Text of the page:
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Helena stamps her feet on the ground. The chill from the fields is creeping up and turning her ankles into ice cubes.
“Can you squeeze your hand through?” she asks.
“Waaiiit a minute” Rick squeezes, then: “Got it!” He turns around triumphantly with the pane of glass in his hand. A neat little gap can be seen in the window frame behind him. He grins and carefully puts the glass on the ground a little way away.
Helena stares. “How did you do that?”
He holds up his hands and wiggles his fingers. They are long and slender. “My mother says I have piano hands!” A little trickle of blood is slowly making its way down his palm.
“You are bleeding!”
But he shrugs and licks it off, almost daintily. Then he reaches inside and unlocks the window from the inside. It swings out and leaves a gap just big enough for one person to go through. A person who is not too big, Helena realises at the same time that she could not get through that. Not anymore. She sighs. “Do you think you can get your fit hipster frame through that, Rick?”
He grins. “Sure thing, mama bear! Time to lose some weight perhaps?”
“Don’t even, young one. I will speak to you again when you have reached my old age. My body is just fine, just not as slender as it used to be. Now get your ass through that window and open the door so the old folks can get in!”
The shed smells of old grass and earth and oil and gasoline. There is a lawnmower in one corner beside a few lockers where the maintenance crew keeps its belongings during the day, and their work clothes when they are done. A shelf with manuals and reference materials is beside it, and a small desk with a coffee machine and a kettle. The cups are neatly stacked on the desk. A couple of heavy duty bikes are parked against the wall on the other side. The shed is unbelievably neat. All the tools are in their right place, each within the carefully outlined position that is stencilled on the wall. This way Fred will be able to tell which tools are in use, which are missing, and he keeps a meticulous maintenance schedule that uses the little numbers with which each outline is marked. Many of the tools are gleaming in the sliver of light that is coming from outside.
“Wow,” Rick says, “this must be the tidiest workspace I have ever seen! Is this guy for real?”
“He is,” Helena says, “or at least I though so until a few days ago.” She sighs. “But let’s see what’s missing now, shall we?” She scans the walls and racks carefully. “The van is gone, for starters,” she continues, pointing at the large empty patch in the middle of the floor, “and I see a number of shovels is missing.”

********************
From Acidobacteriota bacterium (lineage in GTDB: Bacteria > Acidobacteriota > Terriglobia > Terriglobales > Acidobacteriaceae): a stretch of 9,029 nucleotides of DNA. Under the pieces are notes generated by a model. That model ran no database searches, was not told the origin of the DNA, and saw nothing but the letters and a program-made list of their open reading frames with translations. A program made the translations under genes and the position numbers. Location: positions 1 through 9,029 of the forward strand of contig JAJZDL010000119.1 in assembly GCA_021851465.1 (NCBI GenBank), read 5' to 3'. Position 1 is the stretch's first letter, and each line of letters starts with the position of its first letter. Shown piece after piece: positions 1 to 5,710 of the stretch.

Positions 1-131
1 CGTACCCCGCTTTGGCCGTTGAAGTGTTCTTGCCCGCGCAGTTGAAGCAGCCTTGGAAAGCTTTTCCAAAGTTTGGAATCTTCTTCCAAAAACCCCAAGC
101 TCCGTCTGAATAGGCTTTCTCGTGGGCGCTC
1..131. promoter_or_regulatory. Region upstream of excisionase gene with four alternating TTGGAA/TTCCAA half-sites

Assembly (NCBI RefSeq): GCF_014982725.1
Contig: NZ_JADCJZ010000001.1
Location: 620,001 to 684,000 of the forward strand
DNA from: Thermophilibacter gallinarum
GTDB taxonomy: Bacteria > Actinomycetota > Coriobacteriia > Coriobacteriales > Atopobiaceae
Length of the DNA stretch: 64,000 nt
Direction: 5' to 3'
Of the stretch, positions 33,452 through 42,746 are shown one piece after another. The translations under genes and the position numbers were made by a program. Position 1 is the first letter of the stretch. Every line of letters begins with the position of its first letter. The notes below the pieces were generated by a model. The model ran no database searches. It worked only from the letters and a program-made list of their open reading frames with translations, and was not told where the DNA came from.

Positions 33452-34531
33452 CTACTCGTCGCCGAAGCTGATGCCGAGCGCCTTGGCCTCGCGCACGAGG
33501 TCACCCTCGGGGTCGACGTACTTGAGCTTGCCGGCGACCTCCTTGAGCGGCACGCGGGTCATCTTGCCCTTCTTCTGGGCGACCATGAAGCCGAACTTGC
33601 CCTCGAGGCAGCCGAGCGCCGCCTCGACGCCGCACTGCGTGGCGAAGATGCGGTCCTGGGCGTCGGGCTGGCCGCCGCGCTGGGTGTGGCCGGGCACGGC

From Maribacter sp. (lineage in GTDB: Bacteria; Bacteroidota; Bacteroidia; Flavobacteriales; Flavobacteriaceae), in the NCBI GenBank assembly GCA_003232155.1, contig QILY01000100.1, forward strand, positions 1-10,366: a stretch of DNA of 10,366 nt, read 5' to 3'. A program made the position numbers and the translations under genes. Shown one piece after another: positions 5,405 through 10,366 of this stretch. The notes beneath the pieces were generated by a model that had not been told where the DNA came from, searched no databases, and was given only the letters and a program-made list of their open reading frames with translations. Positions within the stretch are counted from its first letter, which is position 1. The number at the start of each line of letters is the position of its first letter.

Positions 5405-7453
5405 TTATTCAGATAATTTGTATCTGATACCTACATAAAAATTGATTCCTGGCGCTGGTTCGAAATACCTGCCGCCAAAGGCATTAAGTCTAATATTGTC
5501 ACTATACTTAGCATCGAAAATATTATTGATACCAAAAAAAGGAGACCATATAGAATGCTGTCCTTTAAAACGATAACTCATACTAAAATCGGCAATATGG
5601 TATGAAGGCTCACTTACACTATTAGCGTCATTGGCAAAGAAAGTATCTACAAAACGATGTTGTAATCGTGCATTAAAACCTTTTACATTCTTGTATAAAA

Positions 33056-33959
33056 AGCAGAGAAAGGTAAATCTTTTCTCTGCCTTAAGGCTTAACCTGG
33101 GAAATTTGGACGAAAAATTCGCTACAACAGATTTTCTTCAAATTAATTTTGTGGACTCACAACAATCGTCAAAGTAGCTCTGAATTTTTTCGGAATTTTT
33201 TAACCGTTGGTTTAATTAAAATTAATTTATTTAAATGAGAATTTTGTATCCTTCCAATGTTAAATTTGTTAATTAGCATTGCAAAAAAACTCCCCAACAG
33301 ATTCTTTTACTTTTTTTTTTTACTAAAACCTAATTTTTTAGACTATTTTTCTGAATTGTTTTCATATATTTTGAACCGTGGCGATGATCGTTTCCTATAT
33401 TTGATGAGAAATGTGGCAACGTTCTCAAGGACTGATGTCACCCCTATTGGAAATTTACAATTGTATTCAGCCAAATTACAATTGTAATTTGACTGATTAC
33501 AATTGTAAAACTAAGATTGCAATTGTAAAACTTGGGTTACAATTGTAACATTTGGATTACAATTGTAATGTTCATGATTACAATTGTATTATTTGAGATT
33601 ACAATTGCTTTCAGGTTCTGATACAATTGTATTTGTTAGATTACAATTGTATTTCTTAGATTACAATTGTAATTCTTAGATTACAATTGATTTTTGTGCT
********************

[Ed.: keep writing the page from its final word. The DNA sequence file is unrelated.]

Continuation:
“One of these is gone too!” Rick calls out, “A… pointy thingy with a handle…”
Helena looks around at the outline on the wall. “A pickaxe.”
Rick nods. “Right. And one of these, whatever it is.” He points at another empty spot.
“An auger for sticking poles in the ground.”
“Auger. Yeah.” He scratches his head. His neat pants were already ruined like his shoes. By now his shirt also looks beyond repair, and his carefully coiffed head is starting to look a little worse for wear. His hair is a mess and a scratch runs across his cheek from when he climbed through the window. A grin is stuck to his face though, like a schoolboy who is finally exploring the outdoors. Scout camp! Helena checks the other corner.
“Just as I thought. The hand plow is also gone.”
“What do they need a plow for?”
“To turn the earth,” Helena says grimly, “in case you want to find something that is buried.”
“Like what? Is there treasure in the park?” Rick’s eyes are gleaming now.
“In a manner of speaking,” Helena says. “Grab yourself a shovel and let’s go.”
“A shovel? What are we going to do? Dig up the treasure?”
“Not exactly.” She winks. “We are going to bury some.”
Rick looks confused. “Why would we do that?” he asks.
“In this case it’s because it is extremely ugly and doesn’t deserve to see the light of day. Will that do?”
“Is this part of that mystery again that you didn’t want to tell me about?” he pouts.
“Not yet. I will tell you about it later, I promise. Now grab yourself one of those bikes.”
“Where are we going?”
“We are going everywhere and nowhere, young padawan.”
“Look, this is insane! Why are we still doing this?”
Helena sighs and rests on her shovel. “Rick, do you know anything about squirrels?”
He frowns. “Uh… yes? They are red and brown and live in trees and they eat nuts.” He scratches his head again. “That is about it, I think.”
“What do you know about their behaviour in autumn?”
“They collect nuts, don’t they? I think they do.” He sounds more than a little unsure, not in the least because he has no idea where the conversation is taking him.
Helena makes to pick up the shovel again but finds that it is getting increasingly difficult. The second night in a row where she is getting very little sleep is starting to take its toll. Her back, that had already been hurting on the day she was going for the kittens, is complaining ever so loudly and she grunts as she straightens up with her hand on her back.